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Are female franchisees an untapped competitive advantage?

Are female franchisees an untapped competitive advantage?

by Anna Thomas 0 comments

When females work in real estate, they are often assumed to be an assistant. But is it realistic to soon see a 50/50 gender split in real estate businesses by accessing the untapped competitive advantage that is female franchisees?

When I stepped into my current role, I was relatively new to the real estate industry. I had established my own consulting and training business with success, but I hadn’t had any industry experience per se.

Occasionally, to deepen my level of understanding of the industry and what our agents experience on the front line, I would crash the listing presentation of a couple of franchisees under the guise of being a fellow agent. On more than one occasion, before a formal introduction could be made, it was already assumed that I was the principal’s personal assistant, on hand to take notes and provide administrative support. In these instances, the principals did happen to be male.

While I laughed and played along at the time, it did make me pause. If I had experienced this, and I’m not a fresh-faced 22-year-old, could it be possible that other women who were also in senior property roles had as well? I conducted further research and the answer appeared to be yes.

Based on my own experience and research, I firmly believe that women are an untapped source of significant competitive advantage for businesses, and I have thus set a goal for our business to achieve a 50/50 gender split in franchisees by 2025. The reason? There are multiple.

Over the last decade, McKinsey has sought to contribute compelling facts to the global dialogue to advance the case of women in the workplace. Their Women Matter research has found that higher participation of women in management grows the company’s bottom line. Findings show that 15 major firms led by women achieved a return of almost 50 per cent in 2010, in comparison with companies which achieved half the return at 25 per cent.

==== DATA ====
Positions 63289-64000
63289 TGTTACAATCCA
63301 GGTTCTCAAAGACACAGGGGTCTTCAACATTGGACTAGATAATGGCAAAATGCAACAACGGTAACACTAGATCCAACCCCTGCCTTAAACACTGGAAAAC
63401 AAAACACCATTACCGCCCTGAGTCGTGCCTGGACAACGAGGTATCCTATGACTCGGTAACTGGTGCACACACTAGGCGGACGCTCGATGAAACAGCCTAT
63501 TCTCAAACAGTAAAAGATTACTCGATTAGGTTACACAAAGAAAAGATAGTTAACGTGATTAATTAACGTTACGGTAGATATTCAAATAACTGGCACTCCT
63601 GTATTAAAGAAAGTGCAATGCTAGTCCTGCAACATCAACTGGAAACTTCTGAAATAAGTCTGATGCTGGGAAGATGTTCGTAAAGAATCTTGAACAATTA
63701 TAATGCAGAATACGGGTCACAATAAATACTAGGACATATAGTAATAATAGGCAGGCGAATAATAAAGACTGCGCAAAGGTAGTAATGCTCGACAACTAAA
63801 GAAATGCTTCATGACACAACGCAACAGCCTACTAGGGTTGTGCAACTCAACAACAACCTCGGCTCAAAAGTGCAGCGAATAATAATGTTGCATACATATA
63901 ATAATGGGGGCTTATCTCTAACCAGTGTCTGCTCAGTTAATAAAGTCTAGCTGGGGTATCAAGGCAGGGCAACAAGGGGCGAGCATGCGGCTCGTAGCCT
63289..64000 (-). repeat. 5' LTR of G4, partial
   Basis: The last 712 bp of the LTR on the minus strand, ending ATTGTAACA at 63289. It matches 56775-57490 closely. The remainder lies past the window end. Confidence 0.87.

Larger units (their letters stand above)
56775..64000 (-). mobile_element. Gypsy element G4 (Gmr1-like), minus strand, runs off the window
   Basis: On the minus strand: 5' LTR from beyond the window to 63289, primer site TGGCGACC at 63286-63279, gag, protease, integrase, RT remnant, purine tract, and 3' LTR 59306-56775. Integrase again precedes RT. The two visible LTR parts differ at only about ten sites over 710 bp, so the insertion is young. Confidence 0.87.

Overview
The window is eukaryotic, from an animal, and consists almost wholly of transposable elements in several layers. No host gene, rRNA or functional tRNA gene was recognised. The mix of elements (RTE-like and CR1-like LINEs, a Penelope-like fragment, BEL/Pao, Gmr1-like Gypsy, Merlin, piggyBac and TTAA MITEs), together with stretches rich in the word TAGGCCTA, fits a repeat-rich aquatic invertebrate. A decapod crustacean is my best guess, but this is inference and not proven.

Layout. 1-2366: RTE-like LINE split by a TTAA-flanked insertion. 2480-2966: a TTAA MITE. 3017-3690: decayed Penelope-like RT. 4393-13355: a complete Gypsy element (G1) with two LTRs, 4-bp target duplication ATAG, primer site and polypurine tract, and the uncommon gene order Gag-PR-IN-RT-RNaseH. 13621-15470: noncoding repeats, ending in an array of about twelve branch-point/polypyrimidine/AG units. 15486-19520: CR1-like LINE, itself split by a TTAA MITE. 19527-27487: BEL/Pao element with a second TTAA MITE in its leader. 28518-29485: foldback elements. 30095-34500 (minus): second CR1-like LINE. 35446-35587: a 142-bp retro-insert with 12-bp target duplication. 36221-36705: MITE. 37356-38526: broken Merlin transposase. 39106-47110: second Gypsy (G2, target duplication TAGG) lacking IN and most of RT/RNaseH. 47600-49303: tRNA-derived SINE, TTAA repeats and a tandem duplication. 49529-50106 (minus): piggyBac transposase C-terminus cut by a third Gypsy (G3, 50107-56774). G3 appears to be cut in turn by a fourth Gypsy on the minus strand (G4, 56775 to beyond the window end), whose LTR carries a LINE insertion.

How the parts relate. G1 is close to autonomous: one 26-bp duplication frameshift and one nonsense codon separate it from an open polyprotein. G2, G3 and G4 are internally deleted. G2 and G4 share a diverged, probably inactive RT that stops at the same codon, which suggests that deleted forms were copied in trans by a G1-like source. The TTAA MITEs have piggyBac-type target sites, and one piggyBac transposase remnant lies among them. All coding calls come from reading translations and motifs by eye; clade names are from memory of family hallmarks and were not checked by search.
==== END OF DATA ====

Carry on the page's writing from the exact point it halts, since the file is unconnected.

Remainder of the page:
In fact, multiple studies have confirmed that having women in leadership roles equates to better performance on the bottom line. In addition to the McKinsey report, the Women on Boards study performed by MSCI found that companies with strong female leadership generated a return on equity of 10.1 per cent per year, versus 7.4 per cent for those without.

This is why I believe women franchisees to be a significant competitive advantage for those networks who are courageous enough to establish a playing field where women are able to step into senior roles where they are leaders and key decision makers, future-proofing the success of any group against a toughening market and industry disruptors.

To tap into this highly effective competitive advantage, I believe we need to consider the following:


It’s imperative that female leaders put their hands up to mentor others who have expressed the desire to move into more senior roles. Effective mentorship is ongoing, accessible and relevant to the career trajectory of the mentee. A good mentor will champion their mentee within the business, assist them in building an action plan, hold them accountable and provide solid advice based on their own experience.

Reverse the gender bias

If the many and varied studies are to be believed, the facts indicate that businesses run by women perform more strongly. If this is the case, gender bias should be working for women, not against them. Whatever women are doing, they’re doing something right and it makes sense to capitalise on this rather than fight against it. Let’s face it, it appears that embracing and supporting ambitious and capable women into their own franchise simply makes good commercial business sense, and we should be actively seeking them out and not allowing ourselves to be deterred by any form of gender bias. 

Female-friendly policies

Women, if and when they choose to have children, will need to step into motherhood often in lieu of their careers and often for significant periods of time. This can derail their career and disadvantage them in the workplace. I’d like to point out that women who have children in no way have less ambition than those who don’t. Sometimes they have more. But what is important is ensuring that a company has female-friendly policies in place to help them stay on track with their career goals without losing momentum while on maternity leave.

It appears very obvious to me that women are clearly doing something very right, and it makes good business sense to provide the opportunity for our entire network to benefit from it by achieving the 50/50 franchisee gender split by 2025 through championing women from inside and outside our group, into positions of influence and seniority.

Are female franchisees an untapped competitive advantage?
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